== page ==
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Domestic, Sexual and Gender-Based Violence Community Response Project

What is Domestic, Sexual and Gender-Based Violence?

Domestic, Sexual and Gender Based Violence (DSGBV) includes consideration of domestic violence, rape and sexual assault, prostitution and trafficking, female genital mutilation, forced marriage, sexual harassment, stalking and related acts, forced abortion and forced sterilisation together with new and emerging forms of DSGBV e.g. cyber violence.

Domestic Violence (DV), often referred to as domestic abuse or intimate partner violence (IPV), is a human rights issue and a form of gender-based violence with roots in gender inequality. The Istanbul Convention defines domestic violence as ‘all acts of physical, sexual, psychological, or economic violence that occur within the family or domestic unit or between current of former spouses or partners, whether the perpetrator shares or has shared the same residence with the victim. The exertion of coercive control is a key component in this process.’.

What Do We Know?

Domestic, Sexual and Gender Based Violence (DSGBV) includes consideration of domestic violence, rape and sexual assault, prostitution and trafficking, female genital mutilation, forced marriage, sexual harassment, stalking and related acts, forced abortion and forced sterilisation together with new and emerging forms of DSGBV e.g. cyber violence. Domestic Violence (DV), often referred to as domestic abuse or intimate partner violence (IPV), is a human rights issue and a form of gender-based violence with roots in gender inequality. The Istanbul Convention defines domestic violence as ‘all acts of physical, sexual, psychological, or economic violence that occur within the family or domestic unit or between current of former spouses or partners, whether the perpetrator shares or has shared the same residence with the victim. The exertion of coercive control is a key component in this process.’.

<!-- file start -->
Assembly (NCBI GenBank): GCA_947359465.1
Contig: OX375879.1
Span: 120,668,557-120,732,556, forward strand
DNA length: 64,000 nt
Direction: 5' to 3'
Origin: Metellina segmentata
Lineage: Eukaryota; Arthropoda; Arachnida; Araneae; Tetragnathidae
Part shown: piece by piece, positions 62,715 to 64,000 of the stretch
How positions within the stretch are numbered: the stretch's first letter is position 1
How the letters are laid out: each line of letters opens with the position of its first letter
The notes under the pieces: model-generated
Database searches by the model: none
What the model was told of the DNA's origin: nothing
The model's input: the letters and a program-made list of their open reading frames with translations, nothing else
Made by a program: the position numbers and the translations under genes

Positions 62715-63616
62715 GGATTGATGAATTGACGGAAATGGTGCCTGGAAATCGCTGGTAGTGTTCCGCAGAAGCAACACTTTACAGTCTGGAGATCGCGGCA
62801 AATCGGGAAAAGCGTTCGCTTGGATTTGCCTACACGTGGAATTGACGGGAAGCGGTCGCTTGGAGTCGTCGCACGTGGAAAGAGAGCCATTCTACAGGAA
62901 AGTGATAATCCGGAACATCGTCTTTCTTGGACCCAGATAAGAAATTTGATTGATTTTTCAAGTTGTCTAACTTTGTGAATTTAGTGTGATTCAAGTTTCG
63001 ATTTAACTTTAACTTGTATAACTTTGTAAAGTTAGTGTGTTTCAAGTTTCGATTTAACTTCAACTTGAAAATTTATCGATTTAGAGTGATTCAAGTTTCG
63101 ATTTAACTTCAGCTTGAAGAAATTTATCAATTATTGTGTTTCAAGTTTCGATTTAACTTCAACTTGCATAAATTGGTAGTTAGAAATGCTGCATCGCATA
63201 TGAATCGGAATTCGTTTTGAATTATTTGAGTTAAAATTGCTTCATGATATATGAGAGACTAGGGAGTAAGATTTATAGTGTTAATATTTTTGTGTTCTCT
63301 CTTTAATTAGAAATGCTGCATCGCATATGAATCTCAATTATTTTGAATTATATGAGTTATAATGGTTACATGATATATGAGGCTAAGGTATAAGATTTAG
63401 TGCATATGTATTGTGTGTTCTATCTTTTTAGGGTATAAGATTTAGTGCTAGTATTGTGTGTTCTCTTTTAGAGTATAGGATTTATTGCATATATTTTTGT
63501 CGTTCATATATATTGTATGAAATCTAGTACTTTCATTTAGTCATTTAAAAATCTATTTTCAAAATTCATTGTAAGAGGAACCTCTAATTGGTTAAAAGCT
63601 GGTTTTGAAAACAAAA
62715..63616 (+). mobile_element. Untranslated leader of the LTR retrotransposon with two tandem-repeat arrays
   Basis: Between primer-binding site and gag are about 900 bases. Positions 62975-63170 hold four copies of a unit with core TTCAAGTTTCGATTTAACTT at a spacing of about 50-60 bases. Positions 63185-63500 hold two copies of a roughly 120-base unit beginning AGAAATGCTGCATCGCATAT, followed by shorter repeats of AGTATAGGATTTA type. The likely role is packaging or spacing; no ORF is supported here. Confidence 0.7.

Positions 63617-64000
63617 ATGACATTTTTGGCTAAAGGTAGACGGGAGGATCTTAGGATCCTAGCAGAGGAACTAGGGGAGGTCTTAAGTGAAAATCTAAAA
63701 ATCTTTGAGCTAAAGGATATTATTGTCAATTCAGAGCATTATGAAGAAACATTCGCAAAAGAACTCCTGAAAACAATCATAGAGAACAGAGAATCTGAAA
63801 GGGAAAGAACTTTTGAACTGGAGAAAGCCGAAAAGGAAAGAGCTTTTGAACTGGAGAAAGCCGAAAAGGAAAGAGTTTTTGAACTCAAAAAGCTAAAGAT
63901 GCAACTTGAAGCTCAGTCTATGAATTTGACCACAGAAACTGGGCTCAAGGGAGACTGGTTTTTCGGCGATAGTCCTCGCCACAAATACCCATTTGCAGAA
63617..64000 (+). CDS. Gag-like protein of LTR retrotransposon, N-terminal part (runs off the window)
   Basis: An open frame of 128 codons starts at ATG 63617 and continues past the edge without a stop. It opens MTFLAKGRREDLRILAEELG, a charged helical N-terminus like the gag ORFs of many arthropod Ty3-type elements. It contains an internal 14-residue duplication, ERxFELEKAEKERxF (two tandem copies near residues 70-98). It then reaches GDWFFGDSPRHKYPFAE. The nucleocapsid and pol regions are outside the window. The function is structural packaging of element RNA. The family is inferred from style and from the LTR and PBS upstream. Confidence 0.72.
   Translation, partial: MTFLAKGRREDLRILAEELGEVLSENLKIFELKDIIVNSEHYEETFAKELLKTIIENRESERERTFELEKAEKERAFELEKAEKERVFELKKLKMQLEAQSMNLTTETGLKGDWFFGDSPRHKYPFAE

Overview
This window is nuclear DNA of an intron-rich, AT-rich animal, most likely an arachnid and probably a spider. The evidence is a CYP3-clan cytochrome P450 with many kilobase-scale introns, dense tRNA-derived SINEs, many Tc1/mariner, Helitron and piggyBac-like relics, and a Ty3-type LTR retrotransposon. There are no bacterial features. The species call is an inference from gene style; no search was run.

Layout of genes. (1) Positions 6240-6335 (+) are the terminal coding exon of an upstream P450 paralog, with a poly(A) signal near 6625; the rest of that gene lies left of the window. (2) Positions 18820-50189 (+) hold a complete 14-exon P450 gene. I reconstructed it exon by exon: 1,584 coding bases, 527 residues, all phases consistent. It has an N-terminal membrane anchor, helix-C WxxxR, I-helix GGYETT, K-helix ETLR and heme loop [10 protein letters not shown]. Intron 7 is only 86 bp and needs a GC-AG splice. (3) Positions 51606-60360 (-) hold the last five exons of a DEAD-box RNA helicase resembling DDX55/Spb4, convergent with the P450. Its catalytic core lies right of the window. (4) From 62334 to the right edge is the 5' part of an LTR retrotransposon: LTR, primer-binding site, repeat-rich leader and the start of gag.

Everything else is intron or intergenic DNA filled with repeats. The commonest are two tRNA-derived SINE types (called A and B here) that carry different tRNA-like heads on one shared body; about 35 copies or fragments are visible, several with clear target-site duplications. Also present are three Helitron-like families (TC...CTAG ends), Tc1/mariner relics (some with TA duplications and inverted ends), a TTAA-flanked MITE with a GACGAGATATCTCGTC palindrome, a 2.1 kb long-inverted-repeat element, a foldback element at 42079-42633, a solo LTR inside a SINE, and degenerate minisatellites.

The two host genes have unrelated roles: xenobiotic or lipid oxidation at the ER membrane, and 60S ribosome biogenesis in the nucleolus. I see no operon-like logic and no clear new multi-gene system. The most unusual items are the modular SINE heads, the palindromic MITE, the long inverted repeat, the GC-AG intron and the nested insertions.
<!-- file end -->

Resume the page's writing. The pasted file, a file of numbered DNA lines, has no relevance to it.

Types of Abuses:

The Creation of the Referral Pathway

Sonas Domestic Violence Charity collaborated with 35 community organizations within the boundaries of the NEIC who support clients from the following communities: substance misuse, alcohol, counselling, parents and families, residential aftercare, migrants, Travellers, and Roma, homeless, elderly and health services. The pathway was created, along with awareness training, to increase services capacity to identify individuals experiencing DSGB and support them in making informed decisions whether to be referred to a domestic violence specialty organisation. Uniform awareness, understanding of the referral process and what supports that includes is integral to supporting service users collaboratively.

The Referral Pathway and Continuum of Care within a Domestic Violence Specialty Service